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Oregon Tribes Get $20 Million In Federal Land Management Settlement

File photo of the Robert F. Kennedy Department of Justice Building in Washington, D.C.
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File photo of the Robert F. Kennedy Department of Justice Building in Washington, D.C.

The U.S. Department of Justice and the U.S. Department of the Interior Monday announced a $492 million settlement with a number of tribes. It ends decades-long disputes between the tribes and the federal government over land management.

Oregon’s Confederated Tribes of the Umatilla Reservation are among the last recipients. The Umatilla Reservation is home to the Cayuse, Umatilla and Walla Walla people.

Spokesman Chuck Sams said they will receive $20 million as part of the settlement, but he called it ‘bittersweet.’

“My grandfather, who is a tribal member who passed back in 1998, would have probably benefitted from some of these lease agreements collected by the tribe years ago,” Sams said.

As far back as the 1800s, the U.S. government agreed to ‘just compensation’ to use land and resources otherwise owned by tribes. On some of the tribes’ land, the government issued leases and permits to non-tribal members for things like farming and grazing, oil and natural gas development and logging.

For decades, tribes have argued over lack of payment and mismanagement of those lands.

“Because of this potential mismanagement that had been conducted by the U.S. government, he never saw the benefits of those funds,” Sams said.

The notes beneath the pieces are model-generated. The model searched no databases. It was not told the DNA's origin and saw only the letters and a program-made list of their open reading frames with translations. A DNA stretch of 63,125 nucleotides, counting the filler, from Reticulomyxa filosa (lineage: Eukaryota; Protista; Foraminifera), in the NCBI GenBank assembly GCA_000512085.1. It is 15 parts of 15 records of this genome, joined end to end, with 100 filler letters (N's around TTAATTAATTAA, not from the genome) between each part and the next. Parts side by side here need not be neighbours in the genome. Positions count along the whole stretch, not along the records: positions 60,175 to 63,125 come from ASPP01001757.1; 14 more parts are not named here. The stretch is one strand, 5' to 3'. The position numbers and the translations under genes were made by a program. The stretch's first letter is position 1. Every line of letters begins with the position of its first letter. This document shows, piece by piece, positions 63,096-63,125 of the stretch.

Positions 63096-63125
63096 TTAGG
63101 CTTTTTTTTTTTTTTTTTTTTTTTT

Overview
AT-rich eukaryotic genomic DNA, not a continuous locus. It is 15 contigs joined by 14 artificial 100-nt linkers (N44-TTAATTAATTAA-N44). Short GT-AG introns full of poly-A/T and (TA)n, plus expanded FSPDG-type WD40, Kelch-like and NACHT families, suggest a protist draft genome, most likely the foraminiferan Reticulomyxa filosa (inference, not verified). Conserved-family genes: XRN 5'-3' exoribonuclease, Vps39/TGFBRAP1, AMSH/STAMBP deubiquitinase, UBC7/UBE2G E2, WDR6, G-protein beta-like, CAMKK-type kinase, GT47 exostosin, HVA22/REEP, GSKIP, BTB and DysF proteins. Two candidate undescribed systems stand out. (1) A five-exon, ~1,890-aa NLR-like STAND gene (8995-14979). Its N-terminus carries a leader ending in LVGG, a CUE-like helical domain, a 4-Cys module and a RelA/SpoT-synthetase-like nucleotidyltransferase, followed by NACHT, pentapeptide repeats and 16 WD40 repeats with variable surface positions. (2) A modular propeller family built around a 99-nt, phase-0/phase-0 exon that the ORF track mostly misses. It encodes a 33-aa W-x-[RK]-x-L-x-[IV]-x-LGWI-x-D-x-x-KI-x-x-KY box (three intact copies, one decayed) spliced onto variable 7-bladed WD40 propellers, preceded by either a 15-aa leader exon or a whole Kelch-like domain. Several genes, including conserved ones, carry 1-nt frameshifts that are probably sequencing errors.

Sams said 75 percent of settlement money will be allocated among tribal members and the remaining 25 percent will be used for economic and social development on the reservation.

While legally the case is settled, Sams said social anxiety caused by decades of mistrust remains.

“What we are really looking forward to is the stability of the federal government in its agencies and departments in ensuring that this settlement sends a clear message to them that they are obligated to uphold that trust responsibility,” he said.

Copyright 2016 Northwest News Network

Emily Schwing
Emily Schwing comes to the Inland Northwest by way of Alaska, where she covered social and environmental issues with an Arctic spin as well as natural resource development, wildlife management and Alaska Native issues for nearly a decade. Her work has been heard on National Public Radio’s programs like “Morning Edition” and “All things Considered.” She has also filed for Public Radio International’s “The World,” American Public Media’s “Marketplace,” and various programs produced by the BBC and the CBC. She has also filed stories for Scientific American, Al Jazeera America and Arctic Deeply.